Tips for surviving the toddler years. Can anyone actually survive them? NOPE. Thanks for visiting.
Just kidding. Though there really isn’t much more to say other than if you don’t drink wine before your child reaches this stage, you DEFINITELY will both during and after…
I used to be naive. When Isla was born and up until about 18 months old, she was so sweet I never thought she would turn into the monster everyone says toddlers are. I thought I would somehow be exempt from the attitude I undoubtedly served my mom. But when Isla turned two it came on with a fury. The infamous attitude my mom always reminds me that I had is definitely embodied in my sweet little girl, who can go from zero to crazy quicker than I can tell her to put down the breakables. To get out of the cabinets. To stop grabbing her brother’s face (who she is generally 100% kind to).
Regardless of how crazy these years make me, they are only here for a little while. I wouldn’t say I’m surviving them like a champion, but as a work-from-home mama to two littles with a husband in the military, I’d say hanging in there is a victory in itself.
My top 10 tips for surviving the toddler years are as follows:
- Lean on your village. Your village can include your significant other, your best friends, your neighbor who you met two weeks ago, your family…hell, even your dog. Take comfort from those who are offering it, and if they aren’t offering? Well, ask. Everybody needs a little help now and then.
- Choose your battles wisely. Understand this has taken me a long time and a lot of tantrums. Some days I’m picking every battle, but most days I’m trying hard to ignore the ones that aren’t worth it. Sometimes everyone can benefit from you walking away and ignoring your toddler. Truth.
- Don’t forget to take time for yourself. I always tell this to my friends with younger kids (who ask me how to deal), and they usually look at me like I’m insane. When you have kids, taking time for yourself can seem like some huge joke. Because really, who has the time for that? But our mental health is important, and a little quiet time is vital. Whether this means hiring a babysitter or taking the night off and leaving your significant other with the kids, make it happen now and then. I suggest heading to a coffee shop with headphones and your favorite playlist or a book.
- If you don’t have a guilty pleasure, find one. Hoarding and eating junk food in the bathroom? Check. Getting a monthly massage? Sounds pretty perfect. Sometimes doing something small to make yourself feel better is a bigger pick-me-up than you can imagine.
- Try and lighten up a little bit. I’m really particular about how I like certain things, and I’m hardly recovering. I’m a neat freak, a control freak, and I can be pretty bossy. (At least I’m honest with myself.) But once in awhile it’s good for everyone’s mental health to mess up the living room or throw a ridiculous dance party in the kitchen. You can clean everything up later.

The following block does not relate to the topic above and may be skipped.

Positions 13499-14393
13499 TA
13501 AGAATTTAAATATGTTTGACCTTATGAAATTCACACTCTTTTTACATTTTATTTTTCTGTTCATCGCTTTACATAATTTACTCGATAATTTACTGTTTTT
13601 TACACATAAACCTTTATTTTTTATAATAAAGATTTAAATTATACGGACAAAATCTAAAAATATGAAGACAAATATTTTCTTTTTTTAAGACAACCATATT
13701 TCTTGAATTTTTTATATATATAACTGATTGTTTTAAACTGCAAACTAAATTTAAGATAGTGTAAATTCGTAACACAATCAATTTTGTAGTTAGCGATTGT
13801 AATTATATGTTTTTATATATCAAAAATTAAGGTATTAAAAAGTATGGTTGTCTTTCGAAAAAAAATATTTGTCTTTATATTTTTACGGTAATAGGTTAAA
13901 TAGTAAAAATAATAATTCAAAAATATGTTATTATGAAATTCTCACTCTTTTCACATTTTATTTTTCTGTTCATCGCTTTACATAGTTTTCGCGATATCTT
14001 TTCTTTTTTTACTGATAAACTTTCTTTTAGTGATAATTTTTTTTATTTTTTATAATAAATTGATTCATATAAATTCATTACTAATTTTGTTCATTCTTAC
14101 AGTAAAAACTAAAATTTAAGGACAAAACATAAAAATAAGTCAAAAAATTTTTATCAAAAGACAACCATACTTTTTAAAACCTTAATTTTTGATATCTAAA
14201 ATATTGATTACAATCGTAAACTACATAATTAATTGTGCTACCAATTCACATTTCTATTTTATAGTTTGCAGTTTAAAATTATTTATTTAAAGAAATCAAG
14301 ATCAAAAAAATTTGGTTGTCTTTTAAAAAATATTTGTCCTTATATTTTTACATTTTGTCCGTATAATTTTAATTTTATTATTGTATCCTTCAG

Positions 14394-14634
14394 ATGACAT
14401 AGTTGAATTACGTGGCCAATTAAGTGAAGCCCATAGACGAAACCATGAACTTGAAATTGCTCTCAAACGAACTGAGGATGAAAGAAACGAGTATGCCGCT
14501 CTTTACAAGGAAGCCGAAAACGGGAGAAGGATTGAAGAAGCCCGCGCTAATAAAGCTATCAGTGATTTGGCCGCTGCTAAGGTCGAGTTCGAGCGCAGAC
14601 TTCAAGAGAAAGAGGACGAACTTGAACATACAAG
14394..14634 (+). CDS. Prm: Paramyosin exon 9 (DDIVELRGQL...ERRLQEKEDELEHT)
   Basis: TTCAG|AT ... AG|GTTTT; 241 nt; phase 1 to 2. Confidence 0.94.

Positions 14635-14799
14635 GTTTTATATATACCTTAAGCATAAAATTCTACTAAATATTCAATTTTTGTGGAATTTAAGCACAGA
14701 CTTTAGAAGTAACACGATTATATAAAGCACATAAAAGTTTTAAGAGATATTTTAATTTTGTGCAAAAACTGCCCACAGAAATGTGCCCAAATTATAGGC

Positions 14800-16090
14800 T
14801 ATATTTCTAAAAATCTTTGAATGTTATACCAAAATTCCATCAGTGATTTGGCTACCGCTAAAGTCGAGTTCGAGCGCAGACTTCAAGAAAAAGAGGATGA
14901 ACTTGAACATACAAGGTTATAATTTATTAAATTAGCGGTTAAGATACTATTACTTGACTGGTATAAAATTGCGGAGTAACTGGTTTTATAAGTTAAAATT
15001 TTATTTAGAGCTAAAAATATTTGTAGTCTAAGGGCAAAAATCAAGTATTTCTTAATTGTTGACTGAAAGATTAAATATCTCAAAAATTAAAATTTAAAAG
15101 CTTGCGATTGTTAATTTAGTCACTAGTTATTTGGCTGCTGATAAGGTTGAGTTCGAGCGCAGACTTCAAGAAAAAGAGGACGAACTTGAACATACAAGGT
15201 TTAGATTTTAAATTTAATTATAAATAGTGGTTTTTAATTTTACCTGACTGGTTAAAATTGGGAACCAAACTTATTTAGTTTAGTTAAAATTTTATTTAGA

- Nap when they nap–if you can. Someone told me this before I ever had Isla and I’ve continued it even now when she’s almost three. I don’t nap every time she does, but if I’m exhausted and I have some downtime at work, you can bet I’m catching some quick Zs. This is good for everybody’s happiness.
- Don’t compare. Every kid, including yours, does things in their own time. Sometimes that time is faster, and sometimes it’s not. My daughter wanted to get into everything via rolling and crawling pretty quickly, but she didn’t walk until almost 14 months. Eventually they’ll all walk, they’ll all read, and they’ll all grow up. No reason to rush. Another pro tip: Don’t one-up your friends. I once had someone tell me their kid picked out their own clothes at four months old. Not even joking. What’s the point in ridiculous statements to feel like your kid is better than someone else’s?
- Don’t force it. “It” can mean literally anything. Don’t force your daughter to poop on the potty before she is ready. Don’t force your kid to meet milestones before he or she wants to reach them. In my experience, lowering my expectations a bit have always caused my kids to meet them quicker. Or maybe I’m just not as stressed about it so it seems that way.
- Embrace being that mom. You know–the one with the toddler screaming on the floor of the grocery store. The one whose kid is a hot mess and who is a little bit out of control. The one who hugs her friends so hard at preschool that they fall over and hit their head on a bookshelf and her teacher has to pull you aside at pickup to mention that you need to practice “gentle hugs.” (Not speaking from experience or anything…) Once in awhile, even the best of us become “that mom.”
- Wine. Enough said. Boxed wine is everything and it lasts 30 days in the fridge. Or far less if you’re me.
What are your top tips for surviving the toddler years? Tell me in the comments!
Or come drink wine with me when I put my kids to bed at 7pm. That works too.